Vermont Health Insurance (VT)

With the passage of the 2010 Patient Protection and Affordable Care Act, each of the states is faced with reviewing its insurance regulations for compliance with federal law. Major changes are already in place nationally regarding the handling of pre-existing conditions. Children may no longer be excluded from insurance coverage based on such conditions, and they are allowed to remain on their parents’ health policies up to age 26. (This is true regardless of educational or marital status.)

Adults who suffer from pre-existing conditions may seek insurance via high-risk pools, a temporary arrangement until January 1, 2014 when health care exchanges will begin to operate in each state.

General Insurance Regulations

Insurers in Vermont must offer guaranteed renewability and may currently exclude for a pre-existing condition for 12 months with a 12-month look-back period. Coverage may not be denied for reasons of age or health status, and rates can only be raised once a year according to set limits. Companies must offer applicants three options: family coverage, two-person coverage and individual coverage.

Health Care Exchange

On May 26, 2011, Vermont established a far-reaching health reform law placing the state on a trajectory for a single-payer health care system. As a transitional step, the law created the Vermont Health Benefit Exchange. By 2017, Vermont plans to apply for a federal Waiver for State Innovation to transition to Green Mountain Care, a public-private, single-payer system that will provide coverage for all state residents.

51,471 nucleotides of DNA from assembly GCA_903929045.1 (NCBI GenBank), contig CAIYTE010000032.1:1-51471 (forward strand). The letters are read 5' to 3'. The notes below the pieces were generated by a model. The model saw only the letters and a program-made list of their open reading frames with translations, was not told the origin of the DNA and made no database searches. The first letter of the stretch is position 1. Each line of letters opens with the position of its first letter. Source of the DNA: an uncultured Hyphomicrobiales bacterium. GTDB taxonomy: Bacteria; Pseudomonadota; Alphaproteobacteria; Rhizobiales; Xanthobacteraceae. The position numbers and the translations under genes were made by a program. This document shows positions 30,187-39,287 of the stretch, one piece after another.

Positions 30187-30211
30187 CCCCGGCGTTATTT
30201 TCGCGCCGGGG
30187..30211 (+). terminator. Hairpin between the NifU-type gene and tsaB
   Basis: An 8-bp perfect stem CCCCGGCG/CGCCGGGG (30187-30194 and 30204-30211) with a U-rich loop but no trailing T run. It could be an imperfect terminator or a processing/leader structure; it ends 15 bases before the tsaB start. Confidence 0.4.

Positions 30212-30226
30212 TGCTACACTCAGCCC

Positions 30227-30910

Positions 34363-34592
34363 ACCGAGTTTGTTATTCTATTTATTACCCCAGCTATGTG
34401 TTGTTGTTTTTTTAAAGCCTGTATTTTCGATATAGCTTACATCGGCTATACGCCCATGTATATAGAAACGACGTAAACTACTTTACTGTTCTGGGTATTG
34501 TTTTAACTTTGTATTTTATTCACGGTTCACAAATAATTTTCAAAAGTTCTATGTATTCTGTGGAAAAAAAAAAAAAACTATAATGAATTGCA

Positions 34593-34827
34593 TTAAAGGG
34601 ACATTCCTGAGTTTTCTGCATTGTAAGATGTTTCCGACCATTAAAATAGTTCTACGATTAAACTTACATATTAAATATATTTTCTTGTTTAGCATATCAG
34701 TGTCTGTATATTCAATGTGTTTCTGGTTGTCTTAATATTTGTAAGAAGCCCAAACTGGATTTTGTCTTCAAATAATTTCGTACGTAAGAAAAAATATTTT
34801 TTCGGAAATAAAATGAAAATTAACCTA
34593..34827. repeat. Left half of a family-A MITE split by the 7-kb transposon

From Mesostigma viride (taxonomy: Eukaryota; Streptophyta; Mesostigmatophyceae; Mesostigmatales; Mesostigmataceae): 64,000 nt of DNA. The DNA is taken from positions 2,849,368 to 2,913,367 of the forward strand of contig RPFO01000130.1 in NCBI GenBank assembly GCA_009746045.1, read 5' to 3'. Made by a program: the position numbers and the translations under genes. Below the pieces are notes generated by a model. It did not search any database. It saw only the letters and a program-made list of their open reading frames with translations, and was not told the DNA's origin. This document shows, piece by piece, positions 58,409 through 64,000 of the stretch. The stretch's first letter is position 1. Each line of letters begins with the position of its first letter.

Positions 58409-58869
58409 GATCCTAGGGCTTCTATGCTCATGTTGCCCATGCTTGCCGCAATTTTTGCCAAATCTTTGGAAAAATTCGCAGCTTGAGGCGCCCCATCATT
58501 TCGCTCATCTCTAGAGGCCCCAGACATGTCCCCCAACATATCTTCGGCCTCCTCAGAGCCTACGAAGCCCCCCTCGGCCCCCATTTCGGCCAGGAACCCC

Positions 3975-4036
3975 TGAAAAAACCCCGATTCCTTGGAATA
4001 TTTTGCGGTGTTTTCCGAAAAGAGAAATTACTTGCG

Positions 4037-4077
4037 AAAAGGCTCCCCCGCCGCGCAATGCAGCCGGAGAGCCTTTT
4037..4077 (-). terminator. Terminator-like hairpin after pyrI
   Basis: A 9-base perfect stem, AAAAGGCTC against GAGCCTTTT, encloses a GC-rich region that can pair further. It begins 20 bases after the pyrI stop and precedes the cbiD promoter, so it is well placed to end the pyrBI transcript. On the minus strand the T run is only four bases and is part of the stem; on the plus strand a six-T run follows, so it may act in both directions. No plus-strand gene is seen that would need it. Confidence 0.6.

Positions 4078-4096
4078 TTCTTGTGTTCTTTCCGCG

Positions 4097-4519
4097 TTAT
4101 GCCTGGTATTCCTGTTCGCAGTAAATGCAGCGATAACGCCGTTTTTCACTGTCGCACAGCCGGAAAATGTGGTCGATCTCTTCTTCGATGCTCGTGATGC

Pre-Existing Condition Insurance

The U.S. Department of Health and Human Services administers the Pre-Existing Condition Insurance Plan, which covers primary and specialty care, hospital stays, and medications. Monthly premiums range from $148 to $635 with deductibles of $1000 to $3000 (with the potential for a separate drug deductible.) Out-of-pocket expenses are capped annually at $7000.


Eligibility for Medicaid benefits is determined by income as a percentage of the Federal Poverty Level. All children from birth to age 19 are entitled to Medicaid at 225% FPL. Pregnant women qualify at 200%, parents at 185%, childless adults at 150%, and disabled Social Security recipients at 100%.


Approximately 17 percent of the population of Vermont receives Medicare benefits, with more than 105,000 drawing on prescription drug coverage.

Low-income residents on Medicare can get additional help with drug and medical expenses via Green Mountain Care. The Choices for Care program offers long-term assistance, while the State Health Insurance Program (SHIP), provides counseling and informational services.